The Pork Industry
Like the beloved characters in Charlotte’s Web and Babe, real pigs are intelligent and sensitive, each with his or her own unique personality. But pigs raised for food in real life are treated far more cruelly than their fictional counterparts in these tales.
Almost all of the millions of pigs killed for food in the U.S. every year are raised on extremely crowded, filthy factory farms. These intelligent social animals are deprived of natural sunlight and the feel of grass beneath their feet, until the day when they are shoved and prodded onto a truck bound for the slaughterhouse.
Most mother pigs in the U.S. spend their entire adult lives confined to cramped metal crates. They never feel the affectionate nuzzle of a mate, and they are thwarted in their natural desire to build a cozy, comfortable nest. Instead, they are surrounded by cold metal bars and forced to lie on wet, feces-covered floors.
When they are old enough to give birth, these sows are artificially inseminated and imprisoned for the entire length of their pregnancies in “gestation crates,” cages that are just 2 feet wide and too small for them even to turn around or lie down comfortably. The pigs often develop bedsores from lack of movement.
After giving birth, mother pigs are moved to “farrowing crates,” enclosures similar to gestation crates, with only a tiny additional concrete area on which the piglets can nurse. One worker describes the process: “They beat the shit out of [the mother pigs] to get them inside the crates because they don’t want to go. This is their only chance to walk around, get a little exercise, and they don’t want to go [back into a crate].”
Gestation and farrowing crates are so barbaric that they have been banned in several U.S. states as well in the U.K. and Sweden.
This intensive confinement, loneliness, and deprivation often causes mother pigs to go insane, which is manifested in repetitive behaviors such as neurotically chewing on their cage bars or obsessively pressing on their water bottles. After three or four years, their bodies are exhausted (despite the fact that the pigs are still quite young), and they are shipped off to slaughter.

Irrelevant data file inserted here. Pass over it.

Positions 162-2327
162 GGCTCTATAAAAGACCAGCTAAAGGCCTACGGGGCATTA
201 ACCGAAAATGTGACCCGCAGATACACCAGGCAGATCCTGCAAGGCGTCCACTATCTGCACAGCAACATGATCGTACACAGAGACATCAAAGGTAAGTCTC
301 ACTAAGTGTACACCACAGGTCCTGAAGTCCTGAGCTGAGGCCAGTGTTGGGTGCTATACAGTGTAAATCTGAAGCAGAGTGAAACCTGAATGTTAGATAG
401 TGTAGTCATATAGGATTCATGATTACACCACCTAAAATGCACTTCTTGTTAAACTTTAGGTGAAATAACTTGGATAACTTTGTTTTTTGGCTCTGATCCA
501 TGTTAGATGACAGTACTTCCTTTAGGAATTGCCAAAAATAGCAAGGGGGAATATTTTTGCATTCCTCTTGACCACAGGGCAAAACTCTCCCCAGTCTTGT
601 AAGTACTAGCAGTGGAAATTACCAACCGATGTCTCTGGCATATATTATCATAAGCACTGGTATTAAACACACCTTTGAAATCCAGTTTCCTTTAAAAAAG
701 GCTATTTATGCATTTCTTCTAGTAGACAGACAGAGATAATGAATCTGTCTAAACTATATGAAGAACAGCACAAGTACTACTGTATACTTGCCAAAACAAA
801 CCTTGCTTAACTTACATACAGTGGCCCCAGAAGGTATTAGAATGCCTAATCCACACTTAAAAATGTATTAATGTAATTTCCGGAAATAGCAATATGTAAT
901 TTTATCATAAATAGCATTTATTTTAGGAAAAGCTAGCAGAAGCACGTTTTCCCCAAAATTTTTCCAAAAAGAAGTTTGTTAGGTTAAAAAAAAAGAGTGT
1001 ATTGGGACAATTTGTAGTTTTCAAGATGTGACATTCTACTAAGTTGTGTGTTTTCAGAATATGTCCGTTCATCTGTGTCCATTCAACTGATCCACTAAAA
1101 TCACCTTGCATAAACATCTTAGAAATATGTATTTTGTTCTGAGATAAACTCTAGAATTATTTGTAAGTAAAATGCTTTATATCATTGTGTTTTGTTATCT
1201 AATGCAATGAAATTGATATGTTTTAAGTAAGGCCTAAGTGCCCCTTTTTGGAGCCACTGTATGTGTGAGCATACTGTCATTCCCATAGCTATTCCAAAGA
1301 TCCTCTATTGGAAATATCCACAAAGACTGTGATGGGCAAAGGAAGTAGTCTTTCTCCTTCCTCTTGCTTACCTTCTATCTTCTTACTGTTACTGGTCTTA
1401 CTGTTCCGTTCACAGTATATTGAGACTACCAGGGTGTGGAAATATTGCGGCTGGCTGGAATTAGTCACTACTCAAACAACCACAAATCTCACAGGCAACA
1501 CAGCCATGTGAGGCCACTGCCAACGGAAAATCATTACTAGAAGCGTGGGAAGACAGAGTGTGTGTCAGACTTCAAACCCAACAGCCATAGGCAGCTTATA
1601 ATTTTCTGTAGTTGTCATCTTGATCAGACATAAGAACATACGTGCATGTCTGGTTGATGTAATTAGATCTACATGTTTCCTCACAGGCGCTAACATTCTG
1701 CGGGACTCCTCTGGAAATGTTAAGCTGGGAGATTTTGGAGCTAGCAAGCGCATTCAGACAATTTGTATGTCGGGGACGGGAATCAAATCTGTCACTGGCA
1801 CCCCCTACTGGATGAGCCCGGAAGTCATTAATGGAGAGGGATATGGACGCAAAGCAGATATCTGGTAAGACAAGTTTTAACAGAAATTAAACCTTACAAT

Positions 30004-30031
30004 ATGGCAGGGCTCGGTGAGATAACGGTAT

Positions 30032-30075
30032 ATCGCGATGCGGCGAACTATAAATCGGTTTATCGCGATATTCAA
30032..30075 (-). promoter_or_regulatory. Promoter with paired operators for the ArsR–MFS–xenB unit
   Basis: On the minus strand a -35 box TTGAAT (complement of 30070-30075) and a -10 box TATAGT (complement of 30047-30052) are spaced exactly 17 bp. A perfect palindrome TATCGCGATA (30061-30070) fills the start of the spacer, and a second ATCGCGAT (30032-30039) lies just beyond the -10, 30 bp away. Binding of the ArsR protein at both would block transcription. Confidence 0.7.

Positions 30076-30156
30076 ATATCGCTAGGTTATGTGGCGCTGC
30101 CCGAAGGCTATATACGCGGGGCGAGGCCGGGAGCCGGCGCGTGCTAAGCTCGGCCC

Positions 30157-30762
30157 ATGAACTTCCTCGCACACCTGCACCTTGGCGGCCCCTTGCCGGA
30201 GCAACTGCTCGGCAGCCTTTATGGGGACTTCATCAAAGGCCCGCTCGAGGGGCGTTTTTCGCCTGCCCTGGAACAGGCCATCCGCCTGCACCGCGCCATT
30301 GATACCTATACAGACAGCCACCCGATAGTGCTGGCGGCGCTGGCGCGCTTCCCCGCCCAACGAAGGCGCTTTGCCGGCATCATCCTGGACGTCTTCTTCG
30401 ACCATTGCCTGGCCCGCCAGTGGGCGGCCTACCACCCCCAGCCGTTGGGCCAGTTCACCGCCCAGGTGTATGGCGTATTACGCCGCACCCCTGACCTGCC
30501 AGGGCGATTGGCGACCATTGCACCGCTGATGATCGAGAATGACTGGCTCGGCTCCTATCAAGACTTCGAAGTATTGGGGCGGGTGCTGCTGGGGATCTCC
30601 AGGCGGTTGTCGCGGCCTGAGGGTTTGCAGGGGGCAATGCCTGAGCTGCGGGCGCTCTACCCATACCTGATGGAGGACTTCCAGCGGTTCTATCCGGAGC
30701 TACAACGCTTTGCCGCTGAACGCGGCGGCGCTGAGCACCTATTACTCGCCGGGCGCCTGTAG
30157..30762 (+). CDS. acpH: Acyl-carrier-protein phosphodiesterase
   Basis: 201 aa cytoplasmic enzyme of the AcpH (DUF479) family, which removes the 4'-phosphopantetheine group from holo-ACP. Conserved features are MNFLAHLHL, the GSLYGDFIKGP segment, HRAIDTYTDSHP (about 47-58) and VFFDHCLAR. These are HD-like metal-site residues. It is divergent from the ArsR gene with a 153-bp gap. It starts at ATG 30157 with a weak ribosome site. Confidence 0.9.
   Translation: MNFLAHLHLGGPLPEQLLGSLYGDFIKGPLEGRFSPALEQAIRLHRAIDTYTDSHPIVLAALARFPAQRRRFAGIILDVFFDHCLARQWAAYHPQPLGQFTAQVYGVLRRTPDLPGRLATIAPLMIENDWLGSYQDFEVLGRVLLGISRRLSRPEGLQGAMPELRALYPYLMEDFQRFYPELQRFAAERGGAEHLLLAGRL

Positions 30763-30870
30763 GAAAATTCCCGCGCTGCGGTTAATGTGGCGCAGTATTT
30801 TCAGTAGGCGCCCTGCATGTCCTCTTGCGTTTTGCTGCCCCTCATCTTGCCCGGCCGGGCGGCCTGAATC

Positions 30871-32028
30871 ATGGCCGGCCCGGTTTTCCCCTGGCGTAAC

Torn From Their Mothers and Mutilated
The piglets are taken away from their mothers when they are less than a month old. In nature, they would stay with their mothers for several months. The mothers are impregnated again, and the cycle of forced breeding and imprisonment continues.
The male piglets have their testicles cut out of their scrotums. Both males and females have their tails cut off, many of their teeth clipped in half, and their ears mutilated, all without any pain relief. They are crammed into pens crowded with many other piglets, where they are kept until they are deemed large enough for slaughter. The animals are given almost no room to move, because, as one pork-industry journal put it, “[O]vercrowding pigs pays.”
Impeccably clean by nature, pigs on factory farms are forced to live amid their own feces and vomit—and sometimes even amid the corpses of other pigs. Extreme crowding, poor ventilation, and filth cause rampant disease. By the time they’re sent to slaughter, many pigs on factory farms suffer from lung lesions caused by pneumonia. At any given time, more than one-quarter of pigs suffer from mange. They are fed antibiotics as a growth promoter, but many pigs still die from infections.
Because of illness, a lack of room to exercise, and genetic manipulation that causes them to grow too large too quickly, pigs often develop arthritis and other joint problems. Many pigs on factory farms are forced to live on slatted floors above giant manure pits. Smaller pigs often sustain severe leg injuries when their legs get caught between the slats.
Many farmers simply kill sick animals instead of giving them medicine or veterinary care in order to save money. A PETA investigation found that a manager at an Oklahoma farm killed pigs by beating them with metal gate rods, and others were left to die without food or water. Unwanted “runts” were killed, as they are on most farms, by “thumping,” or slamming their heads against the floor.
You can help put an end to this cruelty. Read PETA’s free vegetarian/vegan starter kit online or order a free hard copy and start switching to delicious pork-free foods, such as veggie dogs, mock riblets, and tempeh bacon. We’ll send you all the tips and recipes you’ll need to help you make the transition to animal-friendly eating.